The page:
I’ve recently discussed the way that social good is quickly becoming far more measurable, but many of us (myself included) are still trying to wrap our heads around what it means for a business to be truly ethical, and how that can be measured. Today I had the chance to talk to Dan Osusky, Standards Development Manager at B Lab, who gave me some insight into what the B Impact Assessment can tell us, not only about a company’s values, but about the real, measurable impact that they are having on our community and environment.
There is evidence to support a shift among both businesses and consumers toward socially and environmentally responsible business practices – so much so that even Al Gore is optimistic about it. However, with the rise in consumer interest in “green” products, comes an increased incentive for companies to advertise socially responsible practices without necessarily adhering to them. That’s where B Lab steps in. As they put it, their certification is designed to help people tell the difference between “good business and good marketing.”
On the business side, the B Impact Assessment helps companies take a look at their practices and compare them against best practices for ethical and impactful business. The Assessment scores companies across four dimensions:
- Governance: The dedication of the business to social and environmental matters, financial responsibility and oversight, transparency, and the prevention of negative outcomes.
- Workers: The company’s contribution to the financial, social, physical, and professional well-being of its employees, defined as those individuals who are on the payroll of the business (excludes independent contractors).
- Community: The company’s contribution to the economic and social well-being of the communities in which it operates, including job creation and inclusivity, charitable activities, and collaboration with other businesses and organizations.
- Environment: The environmental footprint of the business, as created by company facilities, input materials, outputs/wastes, and suppliers/distributors.
Once a company completes the Assessment, they are subject to a rigorous verification process to ensure that the information in their self-assessment was accurate. This includes an assessment review, in which the B Lab team asks follow-up questions on items that may have been unclear. Companies are also asked to submit supporting documentation to ensure that policies and practices discussed in the assessment are clearly documented and enforced. Finally, a background check is conducted. In addition, 10% of Certified B Corporations are randomly selected each year for an on-site review. This is a chance for B Lab staff to triple-check the accuracy of the company’s claims.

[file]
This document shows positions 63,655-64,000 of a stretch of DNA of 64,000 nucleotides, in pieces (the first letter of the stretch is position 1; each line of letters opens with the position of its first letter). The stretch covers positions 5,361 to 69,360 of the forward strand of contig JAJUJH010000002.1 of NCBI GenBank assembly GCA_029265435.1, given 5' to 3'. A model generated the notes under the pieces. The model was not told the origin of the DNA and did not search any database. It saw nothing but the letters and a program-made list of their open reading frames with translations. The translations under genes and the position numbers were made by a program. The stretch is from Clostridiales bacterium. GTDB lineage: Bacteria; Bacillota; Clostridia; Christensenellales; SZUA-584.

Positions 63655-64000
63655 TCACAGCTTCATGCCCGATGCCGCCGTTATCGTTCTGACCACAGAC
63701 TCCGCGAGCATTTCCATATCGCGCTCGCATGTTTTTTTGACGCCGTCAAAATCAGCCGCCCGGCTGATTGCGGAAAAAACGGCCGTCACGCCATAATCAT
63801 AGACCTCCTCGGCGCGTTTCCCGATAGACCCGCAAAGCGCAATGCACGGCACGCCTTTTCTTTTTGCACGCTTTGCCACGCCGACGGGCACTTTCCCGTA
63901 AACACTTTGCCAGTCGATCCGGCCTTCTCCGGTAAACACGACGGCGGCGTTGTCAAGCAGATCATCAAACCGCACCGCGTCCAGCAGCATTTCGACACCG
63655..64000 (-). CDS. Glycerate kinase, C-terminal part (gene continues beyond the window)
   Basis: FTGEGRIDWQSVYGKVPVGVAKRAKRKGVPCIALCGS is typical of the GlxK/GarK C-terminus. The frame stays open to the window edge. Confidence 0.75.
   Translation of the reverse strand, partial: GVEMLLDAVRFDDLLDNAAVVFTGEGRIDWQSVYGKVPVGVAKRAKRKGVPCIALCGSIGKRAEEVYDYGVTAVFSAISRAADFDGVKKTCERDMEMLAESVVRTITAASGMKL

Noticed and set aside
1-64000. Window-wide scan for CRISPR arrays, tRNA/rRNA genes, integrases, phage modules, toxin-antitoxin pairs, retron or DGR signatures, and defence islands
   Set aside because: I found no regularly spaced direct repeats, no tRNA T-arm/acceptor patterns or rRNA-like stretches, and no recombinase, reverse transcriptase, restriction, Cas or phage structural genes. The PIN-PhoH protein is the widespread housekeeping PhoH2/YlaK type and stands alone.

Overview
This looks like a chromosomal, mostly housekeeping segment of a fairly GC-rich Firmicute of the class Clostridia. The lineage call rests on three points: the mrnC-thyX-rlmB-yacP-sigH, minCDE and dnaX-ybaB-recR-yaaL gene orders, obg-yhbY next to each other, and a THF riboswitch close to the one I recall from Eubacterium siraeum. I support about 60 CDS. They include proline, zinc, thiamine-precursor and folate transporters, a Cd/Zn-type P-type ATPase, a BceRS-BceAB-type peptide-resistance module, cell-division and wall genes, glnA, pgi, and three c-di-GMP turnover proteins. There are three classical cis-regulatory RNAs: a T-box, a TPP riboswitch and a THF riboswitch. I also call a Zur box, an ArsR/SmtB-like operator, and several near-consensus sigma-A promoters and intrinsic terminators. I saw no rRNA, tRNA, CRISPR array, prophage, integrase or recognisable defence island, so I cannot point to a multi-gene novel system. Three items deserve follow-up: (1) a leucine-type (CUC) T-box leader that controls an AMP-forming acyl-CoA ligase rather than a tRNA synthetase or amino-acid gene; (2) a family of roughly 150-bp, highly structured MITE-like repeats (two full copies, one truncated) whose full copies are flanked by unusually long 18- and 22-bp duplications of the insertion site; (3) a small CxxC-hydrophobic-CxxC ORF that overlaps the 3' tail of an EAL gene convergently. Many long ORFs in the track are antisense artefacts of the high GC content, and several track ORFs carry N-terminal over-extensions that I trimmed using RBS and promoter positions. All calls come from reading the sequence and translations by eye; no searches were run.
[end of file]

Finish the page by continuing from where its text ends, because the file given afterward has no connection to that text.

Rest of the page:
So what does all this signify?
It’s difficult to tell right away what the B Impact Assessment means, since it spans so many different dimensions. In order to be a certified B Corporation, a company must score at least 80 on the Assessment, however, those 80 points do not have to be evenly distributed across all of the dimensions that are assessed. As a result, it is possible for a B Corporation to become certified without high scores in every area of the Assessment (ex. maybe they treat their workers very well, but are not necessarily good for the environment). To find out exactly what a B Corporation excels at (and what they don’t), you would have to look them up in the B Corp Directory. B Corp Certification is complementary to other certifications (such as fair trade, organic, etc.), and does not replace them, but it is meaningful in its own right. Here’s what B Corporation certification really signifies (in my humble opinion):
- A corporate effort to be socially impactful (not just appear so). In a culture that is so affected by advertising, it is easy for companies to fake a sense of social responsibility. The B Impact Assessment is designed to help companies take an inward look at their practices and think about how they could have a better impact on our world. Taking the assessment and scoring highly on it shows that a company is truly committed to social values and improving on their practices – not just talking about it.
- A commitment to transparency. While many companies are trying to hide information about their social, labor, and environmental practices from the public, B Corporations are allowing this information to be scrutinized by experts, scored, and shared with the public.
- A dedication to improve. One of the things that struck me the most about the B Impact case studies was the way the companies were taking a critical look at themselves and how their practices could be improved – and many of them really did improve over time. To me, this is the biggest signifier that B Lab is motivating companies, not just to show the public how they are impactful, but to actually improve the impact that they are having on the world today.
I hope this post was helpful – I am thinking about making a series of posts like this explaining what various certifications mean, and would love to hear some feedback on whether this is useful or how it could be improved (email or comment below). In the meantime, for more ways you can make an impact, check out my Advice and Tips section. As always, thanks for reading!